Cherice Hopkins: OK so NCMEC is the National Center for Missing and Exploited Children. So they are non-profit but do a lot of work with the government. So, for example, they have a hotline where people can call them to report children missing and particularly in the child welfare context if children go missing from care then they also have to report to NCMEC in addition to the police so yes, NCMEC is the National Center for Missing and Exploited Children. And then the other one is DCST – I’m not sure – I know we mentioned CPS – Child Protective Services but DCSP, sorry but I don’t remember mentioning that particular. Domestic Child Sex Trafficking.

Christina (host): Also to let you know, if you’re curious about NECMC we have about 7 or 8 upcoming webinars with NCMEC as well that you might want to check out on the website.



Audience Question: Has there been any research done on whether there has been any underground economy that involves African – American buyers. Is the system only set up to identify white male buyers? And if so, does that mean that victims of black male buyers are also under the radar as well?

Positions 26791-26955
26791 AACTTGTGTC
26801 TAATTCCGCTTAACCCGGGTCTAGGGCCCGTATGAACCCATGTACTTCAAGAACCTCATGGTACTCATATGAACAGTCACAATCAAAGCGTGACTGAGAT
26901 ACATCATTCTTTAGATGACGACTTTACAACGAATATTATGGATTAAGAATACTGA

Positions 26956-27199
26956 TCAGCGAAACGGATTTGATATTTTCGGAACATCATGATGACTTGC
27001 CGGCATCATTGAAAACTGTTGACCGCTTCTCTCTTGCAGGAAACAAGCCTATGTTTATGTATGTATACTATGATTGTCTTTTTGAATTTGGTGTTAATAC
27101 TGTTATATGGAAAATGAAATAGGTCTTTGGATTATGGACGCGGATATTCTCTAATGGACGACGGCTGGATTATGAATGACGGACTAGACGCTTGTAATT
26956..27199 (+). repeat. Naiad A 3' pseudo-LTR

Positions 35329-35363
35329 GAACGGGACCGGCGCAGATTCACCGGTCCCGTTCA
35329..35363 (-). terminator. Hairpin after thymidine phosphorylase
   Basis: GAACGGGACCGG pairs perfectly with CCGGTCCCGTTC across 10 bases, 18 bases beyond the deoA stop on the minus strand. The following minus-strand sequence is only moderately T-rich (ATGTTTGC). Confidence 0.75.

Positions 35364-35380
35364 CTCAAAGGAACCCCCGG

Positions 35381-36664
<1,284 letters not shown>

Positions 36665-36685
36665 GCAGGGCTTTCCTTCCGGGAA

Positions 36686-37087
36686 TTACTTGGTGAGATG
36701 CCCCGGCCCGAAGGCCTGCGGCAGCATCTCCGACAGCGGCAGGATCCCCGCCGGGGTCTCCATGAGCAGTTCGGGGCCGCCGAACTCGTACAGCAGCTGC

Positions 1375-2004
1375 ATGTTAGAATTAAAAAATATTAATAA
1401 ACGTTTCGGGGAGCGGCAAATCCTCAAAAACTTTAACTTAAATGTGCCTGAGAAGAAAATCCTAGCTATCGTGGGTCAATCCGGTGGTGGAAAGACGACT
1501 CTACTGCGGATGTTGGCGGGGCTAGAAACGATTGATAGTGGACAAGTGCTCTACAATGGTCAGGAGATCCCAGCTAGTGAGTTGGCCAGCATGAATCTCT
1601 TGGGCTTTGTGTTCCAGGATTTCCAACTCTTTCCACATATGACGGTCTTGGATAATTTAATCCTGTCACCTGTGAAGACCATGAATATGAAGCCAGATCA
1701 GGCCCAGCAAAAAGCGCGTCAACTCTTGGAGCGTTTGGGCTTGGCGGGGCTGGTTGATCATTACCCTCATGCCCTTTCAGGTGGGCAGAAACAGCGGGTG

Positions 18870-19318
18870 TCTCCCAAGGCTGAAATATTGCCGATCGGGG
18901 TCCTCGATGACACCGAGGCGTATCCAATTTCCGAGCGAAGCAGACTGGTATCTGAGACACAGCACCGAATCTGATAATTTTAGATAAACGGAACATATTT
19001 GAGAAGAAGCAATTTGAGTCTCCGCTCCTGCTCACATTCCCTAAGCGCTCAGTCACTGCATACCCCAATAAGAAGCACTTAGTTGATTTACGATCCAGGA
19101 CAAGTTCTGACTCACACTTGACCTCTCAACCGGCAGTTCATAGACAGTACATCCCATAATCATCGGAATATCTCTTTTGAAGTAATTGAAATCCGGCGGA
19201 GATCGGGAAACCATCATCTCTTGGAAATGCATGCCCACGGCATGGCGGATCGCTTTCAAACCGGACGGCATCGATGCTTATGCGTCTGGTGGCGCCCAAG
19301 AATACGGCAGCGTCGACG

Rebecca Burney: I will say that the research has just been done on buyers. It includes of men of all races so I don’t believe that there is any type of underground economy where there are only African-American buyers. We know that it’s varied to jurisdiction to jurisdiction. But overwhelmingly, it is disproportionately white men and that’s what the data tells us. It is also what used to being exploited have told us. That does not mean that there aren’t men of all races who are buying sex. There are – but we just found that disproportionately it’s white men. But they’re all sold in the same market. There is no underground economy where men of color are buying children.



Audience Question: Is Domestic Child Sex Trafficking growing in prevalence or volume here in the U.S.? 

Cherice Hopkins: I think that’s really hard to say. I think there’s been increasing reports in different jurisdictions but it’s also  – while trafficking has gone off for a very long time, understanding of it, awareness of it has changed. So, oftentimes as people become aware they get better at spotting the signs and identifying survivors. We know that there had been increased support but it’s hard to say that that means trafficking has increased as opposed to that just means that we are doing better at understanding that domestic child trafficking occurs and that people are getting better at spotting signs and reporting.